One key trend that Apple (NASDAQ: AAPL) investors have taken note of recently is the company's precipitous rise in research and development spending. As a percentage of revenue, Apple's R&D expenditures would historically stay within a 2% to 4% range, but in recent years this has climbed to 4% to 6%. That translates into an awful lot of spending in dollar terms when you factor in Apple's growing top line (2016 notwithstanding).
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The most obvious explanation is that Apple is investing in future products that it won't talk about yet, which it certainly is doing. But that's just one of four different reasons why Apple's R&D investments have grown. CFO Luca Maestri spoke at the Goldman Sachs Technology and Internet Conference 2017 earlier this week, and he laid out why this line item on the income statement continues to grow.
Image source: Apple.
1. A growing product portfolio
Apple has always prioritized product depth over product breadth, which has historically helped contribute to R&D cost discipline. Even as the company still only offers a handful of devices within each product family, far fewer than some of its more prolific rivals, the portfolio is still expanding:
The first one is the fact that our product portfolio today is much larger than it used to be. We now develop three iPhones. We used to develop one. We develop multiple iPads. We used to develop one. We now have the Watch. We've got AirPods. We have Beats. So the product portfolio is larger, and obviously, we need more R&D to develop those programs.
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2. Investing in services
The Mac maker has grand ambitions of doubling its services business over the next four years. But even now, the current growth that the services business is enjoying requires a lot of investment in order to scale across Apple's massive user base.
The second element is that the Services business has grown a lot. And to grow the business, we need to make engineering investments in services like iCloud, like Siri, like Maps. And so clearly, the spend -- R&D spend that we have on services is significantly higher than we used to have.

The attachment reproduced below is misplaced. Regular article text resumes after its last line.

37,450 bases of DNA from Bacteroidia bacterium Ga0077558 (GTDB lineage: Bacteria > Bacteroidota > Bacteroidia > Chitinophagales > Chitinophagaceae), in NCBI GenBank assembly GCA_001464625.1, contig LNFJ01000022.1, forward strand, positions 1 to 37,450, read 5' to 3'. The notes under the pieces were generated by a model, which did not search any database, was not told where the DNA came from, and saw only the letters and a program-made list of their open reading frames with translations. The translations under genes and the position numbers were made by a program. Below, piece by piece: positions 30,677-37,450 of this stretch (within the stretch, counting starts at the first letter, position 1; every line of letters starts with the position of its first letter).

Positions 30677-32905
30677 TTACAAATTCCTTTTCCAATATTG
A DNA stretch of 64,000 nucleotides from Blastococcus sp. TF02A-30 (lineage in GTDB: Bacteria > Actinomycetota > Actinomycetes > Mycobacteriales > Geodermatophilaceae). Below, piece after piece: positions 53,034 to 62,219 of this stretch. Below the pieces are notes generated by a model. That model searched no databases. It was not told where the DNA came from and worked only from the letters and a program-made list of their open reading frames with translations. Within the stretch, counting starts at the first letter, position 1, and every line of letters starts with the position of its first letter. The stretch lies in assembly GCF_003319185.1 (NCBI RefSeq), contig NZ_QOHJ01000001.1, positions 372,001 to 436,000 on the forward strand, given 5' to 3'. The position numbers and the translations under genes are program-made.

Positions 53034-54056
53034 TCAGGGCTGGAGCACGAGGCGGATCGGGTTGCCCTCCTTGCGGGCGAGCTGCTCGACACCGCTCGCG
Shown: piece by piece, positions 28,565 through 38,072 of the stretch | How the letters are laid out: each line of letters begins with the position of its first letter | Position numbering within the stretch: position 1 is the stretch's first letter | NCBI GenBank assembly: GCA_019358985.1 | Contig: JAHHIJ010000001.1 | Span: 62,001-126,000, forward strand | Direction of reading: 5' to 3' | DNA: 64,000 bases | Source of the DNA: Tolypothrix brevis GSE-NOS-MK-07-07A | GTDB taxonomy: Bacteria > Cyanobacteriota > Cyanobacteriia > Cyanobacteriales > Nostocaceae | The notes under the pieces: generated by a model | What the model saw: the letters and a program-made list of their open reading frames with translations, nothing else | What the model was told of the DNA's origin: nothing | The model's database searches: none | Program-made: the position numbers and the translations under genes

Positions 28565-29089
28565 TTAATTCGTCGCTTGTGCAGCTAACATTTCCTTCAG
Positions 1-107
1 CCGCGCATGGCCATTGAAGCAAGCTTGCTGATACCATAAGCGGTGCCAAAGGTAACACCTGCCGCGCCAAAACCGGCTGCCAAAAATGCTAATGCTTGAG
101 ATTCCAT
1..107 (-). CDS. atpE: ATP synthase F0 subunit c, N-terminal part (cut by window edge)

3. More in-house development
This is perhaps the most important: Apple has in-sourced the development of many core technologies. The most meaningful of which being its A-series of processors, and designing processors is incredibly expensive. But doing so gives Apple greater control over its product roadmaps, instead of being at the mercy of suppliers' roadmaps. For instance, the Mac is still very much dependent on Intel's roadmap.
The third reason, I think, is a very strategic one and a very important one that allows us to keep our differentiation from the rest of the industry, and it's the fact that today, we do much more in-house development of some fundamental technologies than we used to do a few years ago, when we were leaving more of that to the supplier base. Think of the work that we do around processors or sensors, right? Much more work than we're doing today in-house than we used to. It's very important for us because we can push the envelope on innovation. We have better control over timing, over cost, over quality. And so we look at that as a great strategic investment for us, right?
4. Future products
And of course, as mentioned above, Apple is investing in future products that aren't contributing to the top line quite yet.
And then finally, it's the point of view we're making around the fact that, yes, we're also working on things that do not generate revenue today. And those expenses are meaningful, and the products, being of things that are not very large, but obviously, they add up over time. And hopefully, those are good bets that we're making for the future of the company.
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Evan Niu, CFA owns shares of Apple. The Motley Fool owns shares of and recommends Apple. The Motley Fool has the following options: long January 2018 $90 calls on Apple and short January 2018 $95 calls on Apple. The Motley Fool recommends Intel. The Motley Fool has a disclosure policy.